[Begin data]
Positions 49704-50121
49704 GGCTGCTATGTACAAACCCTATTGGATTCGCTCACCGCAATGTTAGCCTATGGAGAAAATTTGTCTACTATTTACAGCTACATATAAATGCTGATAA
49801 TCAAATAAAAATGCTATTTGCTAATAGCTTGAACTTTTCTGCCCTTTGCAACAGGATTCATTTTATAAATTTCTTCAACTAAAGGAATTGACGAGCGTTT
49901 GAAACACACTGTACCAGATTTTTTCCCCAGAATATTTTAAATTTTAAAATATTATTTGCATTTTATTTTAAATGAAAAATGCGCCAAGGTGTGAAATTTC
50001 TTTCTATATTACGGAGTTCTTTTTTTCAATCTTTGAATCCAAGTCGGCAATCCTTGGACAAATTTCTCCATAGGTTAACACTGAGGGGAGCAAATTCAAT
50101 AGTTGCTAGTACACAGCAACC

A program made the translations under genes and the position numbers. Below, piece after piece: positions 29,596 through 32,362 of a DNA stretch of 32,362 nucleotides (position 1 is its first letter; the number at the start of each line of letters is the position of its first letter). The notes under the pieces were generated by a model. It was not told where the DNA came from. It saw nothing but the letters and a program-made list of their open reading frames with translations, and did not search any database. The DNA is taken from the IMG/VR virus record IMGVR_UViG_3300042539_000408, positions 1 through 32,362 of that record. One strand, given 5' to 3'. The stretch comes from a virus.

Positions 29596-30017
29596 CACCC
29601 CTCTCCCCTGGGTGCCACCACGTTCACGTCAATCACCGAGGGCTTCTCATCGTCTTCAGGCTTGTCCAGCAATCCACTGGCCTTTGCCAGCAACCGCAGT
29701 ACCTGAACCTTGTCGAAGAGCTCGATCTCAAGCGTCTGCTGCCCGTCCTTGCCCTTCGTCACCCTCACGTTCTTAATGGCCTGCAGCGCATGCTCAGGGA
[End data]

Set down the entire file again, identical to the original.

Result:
Positions 49704-50121
49704 GGCTGCTATGTACAAACCCTATTGGATTCGCTCACCGCAATGTTAGCCTATGGAGAAAATTTGTCTACTATTTACAGCTACATATAAATGCTGATAA
49801 TCAAATAAAAATGCTATTTGCTAATAGCTTGAACTTTTCTGCCCTTTGCAACAGGATTCATTTTATAAATTTCTTCAACTAAAGGAATTGACGAGCGTTT
49901 GAAACACACTGTACCAGATTTTTTCCCCAGAATATTTTAAATTTTAAAATATTATTTGCATTTTATTTTAAATGAAAAATGCGCCAAGGTGTGAAATTTC
50001 TTTCTATATTACGGAGTTCTTTTTTTCAATCTTTGAATCCAAGTCGGCAATCCTTGGACAAATTTCTCCATAGGTTAACACTGAGGGGAGCAAATTCAAT
50101 AGTTGCTAGTACACAGCAACC

A program made the translations under genes and the position numbers. Below, piece after piece: positions 29,596 through 32,362 of a DNA stretch of 32,362 nucleotides (position 1 is its first letter; the number at the start of each line of letters is the position of its first letter). The notes under the pieces were generated by a model. It was not told where the DNA came from. It saw nothing but the letters and a program-made list of their open reading frames with translations, and did not search any database. The DNA is taken from the IMG/VR virus record IMGVR_UViG_3300042539_000408, positions 1 through 32,362 of that record. One strand, given 5' to 3'. The stretch comes from a virus.

Positions 29596-30017
29596 CACCC
29601 CTCTCCCCTGGGTGCCACCACGTTCACGTCAATCACCGAGGGCTTCTCATCGTCTTCAGGCTTGTCCAGCAATCCACTGGCCTTTGCCAGCAACCGCAGT
29701 ACCTGAACCTTGTCGAAGAGCTCGATCTCAAGCGTCTGCTGCCCGTCCTTGCCCTTCGTCACCCTCACGTTCTTAATGGCCTGCAGCGCATGCTCAGGGA